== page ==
The legendary French fashion label Chanel paid hommage to its founder Coco Chanel Tuesday with a show at the Ritz in Paris.
Pillbox hats with netted veils, long woolly jumpers and scarves, tweed suits glittering with gorgeous inlay and pearls aplenty, you half expected Mademoiselle Chanel to appear for afternoon tea with one of her ne’er do well aristocratic lovers.
The redoubtable designer spent a large part of her life living in a suite in the swish hotel, including most controversially during World War II, when a German intelligence officer, Baron Hans Gunther von Dincklage, shared her bed.
But designer Karl Lagerfeld — who has rarely echoed her style more in his three decades at the helm of her label — preferred to concentrate on the happier more frivolous times.
Models rarely smile on the Paris catwalk, but here they positively beamed as they skipped between the tables of its tearoom to “Putting on the Ritz”, occasionally falling into the arms of a beau in tails (and Afro).
Led out by two models-turned-actresses, Cara Delevingne and Lily-Rose Depp — the daughter of Vanessa Paradis and Hollywood star Johnny Depp — this was a show about the insouciance of having it all; the indiscreet charm of the jet set writ large.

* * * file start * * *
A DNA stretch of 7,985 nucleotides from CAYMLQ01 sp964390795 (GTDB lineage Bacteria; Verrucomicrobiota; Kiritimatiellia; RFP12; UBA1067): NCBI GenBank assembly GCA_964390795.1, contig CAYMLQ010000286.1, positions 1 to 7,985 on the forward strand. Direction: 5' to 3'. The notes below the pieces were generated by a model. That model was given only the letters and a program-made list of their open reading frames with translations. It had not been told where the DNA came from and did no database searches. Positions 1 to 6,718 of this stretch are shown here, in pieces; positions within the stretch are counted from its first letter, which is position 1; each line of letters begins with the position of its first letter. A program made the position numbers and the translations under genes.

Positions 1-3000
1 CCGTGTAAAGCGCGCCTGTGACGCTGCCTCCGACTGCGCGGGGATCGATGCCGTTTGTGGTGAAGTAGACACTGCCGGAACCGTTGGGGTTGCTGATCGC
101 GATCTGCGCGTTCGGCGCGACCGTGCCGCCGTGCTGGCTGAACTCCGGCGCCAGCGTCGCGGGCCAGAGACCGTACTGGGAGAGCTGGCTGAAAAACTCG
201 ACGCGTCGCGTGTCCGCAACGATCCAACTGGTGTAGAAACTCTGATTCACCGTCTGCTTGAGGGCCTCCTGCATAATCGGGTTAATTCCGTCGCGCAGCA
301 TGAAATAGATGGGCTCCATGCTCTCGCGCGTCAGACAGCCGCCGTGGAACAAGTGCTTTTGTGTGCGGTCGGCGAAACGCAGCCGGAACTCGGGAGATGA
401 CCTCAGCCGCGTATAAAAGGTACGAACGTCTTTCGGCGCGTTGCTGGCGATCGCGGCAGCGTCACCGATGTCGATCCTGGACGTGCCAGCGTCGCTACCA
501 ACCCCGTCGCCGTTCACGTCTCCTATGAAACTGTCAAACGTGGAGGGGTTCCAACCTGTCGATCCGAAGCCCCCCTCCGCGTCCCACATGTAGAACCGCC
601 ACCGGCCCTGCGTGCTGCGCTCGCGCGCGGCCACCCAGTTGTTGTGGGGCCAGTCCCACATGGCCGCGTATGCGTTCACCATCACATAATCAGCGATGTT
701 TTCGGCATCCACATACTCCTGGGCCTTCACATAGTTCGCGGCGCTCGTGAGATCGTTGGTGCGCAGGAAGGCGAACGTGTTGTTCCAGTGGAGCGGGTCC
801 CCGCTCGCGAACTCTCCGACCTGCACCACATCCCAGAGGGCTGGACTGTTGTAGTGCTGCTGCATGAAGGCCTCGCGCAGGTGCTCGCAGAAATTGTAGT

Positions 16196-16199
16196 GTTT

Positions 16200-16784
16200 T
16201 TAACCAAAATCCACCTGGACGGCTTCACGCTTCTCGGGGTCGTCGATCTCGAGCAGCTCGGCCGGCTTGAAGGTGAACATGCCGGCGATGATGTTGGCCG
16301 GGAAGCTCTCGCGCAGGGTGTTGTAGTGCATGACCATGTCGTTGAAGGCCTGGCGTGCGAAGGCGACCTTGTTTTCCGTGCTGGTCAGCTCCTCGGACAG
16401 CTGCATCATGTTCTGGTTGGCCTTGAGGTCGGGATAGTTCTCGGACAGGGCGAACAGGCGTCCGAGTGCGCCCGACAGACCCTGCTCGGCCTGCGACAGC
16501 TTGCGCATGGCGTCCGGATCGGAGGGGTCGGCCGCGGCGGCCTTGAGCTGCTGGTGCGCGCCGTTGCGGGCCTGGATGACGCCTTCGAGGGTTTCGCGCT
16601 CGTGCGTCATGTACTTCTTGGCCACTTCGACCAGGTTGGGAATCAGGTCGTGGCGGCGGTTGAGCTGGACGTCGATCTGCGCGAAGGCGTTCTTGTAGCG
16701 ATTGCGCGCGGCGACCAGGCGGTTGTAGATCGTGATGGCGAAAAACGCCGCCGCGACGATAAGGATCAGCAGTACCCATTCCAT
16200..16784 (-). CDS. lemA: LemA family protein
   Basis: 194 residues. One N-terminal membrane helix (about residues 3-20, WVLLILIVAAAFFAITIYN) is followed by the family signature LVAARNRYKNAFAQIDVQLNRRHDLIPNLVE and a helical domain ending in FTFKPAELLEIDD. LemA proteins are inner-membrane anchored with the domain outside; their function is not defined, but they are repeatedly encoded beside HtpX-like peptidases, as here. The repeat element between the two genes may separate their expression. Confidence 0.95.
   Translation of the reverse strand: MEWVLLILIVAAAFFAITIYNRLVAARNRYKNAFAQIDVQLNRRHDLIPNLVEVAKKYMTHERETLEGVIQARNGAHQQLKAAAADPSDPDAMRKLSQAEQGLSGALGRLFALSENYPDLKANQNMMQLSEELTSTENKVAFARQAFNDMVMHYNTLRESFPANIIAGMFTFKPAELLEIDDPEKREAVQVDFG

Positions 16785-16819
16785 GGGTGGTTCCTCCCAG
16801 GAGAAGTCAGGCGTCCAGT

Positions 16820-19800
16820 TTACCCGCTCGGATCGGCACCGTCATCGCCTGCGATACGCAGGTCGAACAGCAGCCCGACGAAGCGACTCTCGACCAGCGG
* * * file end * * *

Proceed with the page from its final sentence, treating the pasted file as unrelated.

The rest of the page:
– Pearls and 1930s glamour –
The singer Pharrell Williams wore pearls not just around his neck but on top of his head, and was more than happy about it, while Levi Dylan, the grandson of singer and surprise Nobel laureate Bob Dylan sported a tweed bomber jacket.
“The Ritz is very Paris, but men and women from all over the world come here, so it is a temple of cosmopolitan elegance,” Lagerfeld told reporters afterwards.
The annual show which celebrates the artistry of Chanel’s small army of embroiderers, plumassiers and bootmakers made a few knowing nods to street style with oversized beanie hats and peddlepushers, but otherwise this was a time-machine trip through classic killer Chanel looks.
Hardly a head was not decorated with a plume, a fascinator hat or a camellia, Coco Chanel’s favourite flower.
With eyes peering through net veils, and flared leather black trousers with black and white tweed and leather jackets, it was the acme of 1930s elegance revisited.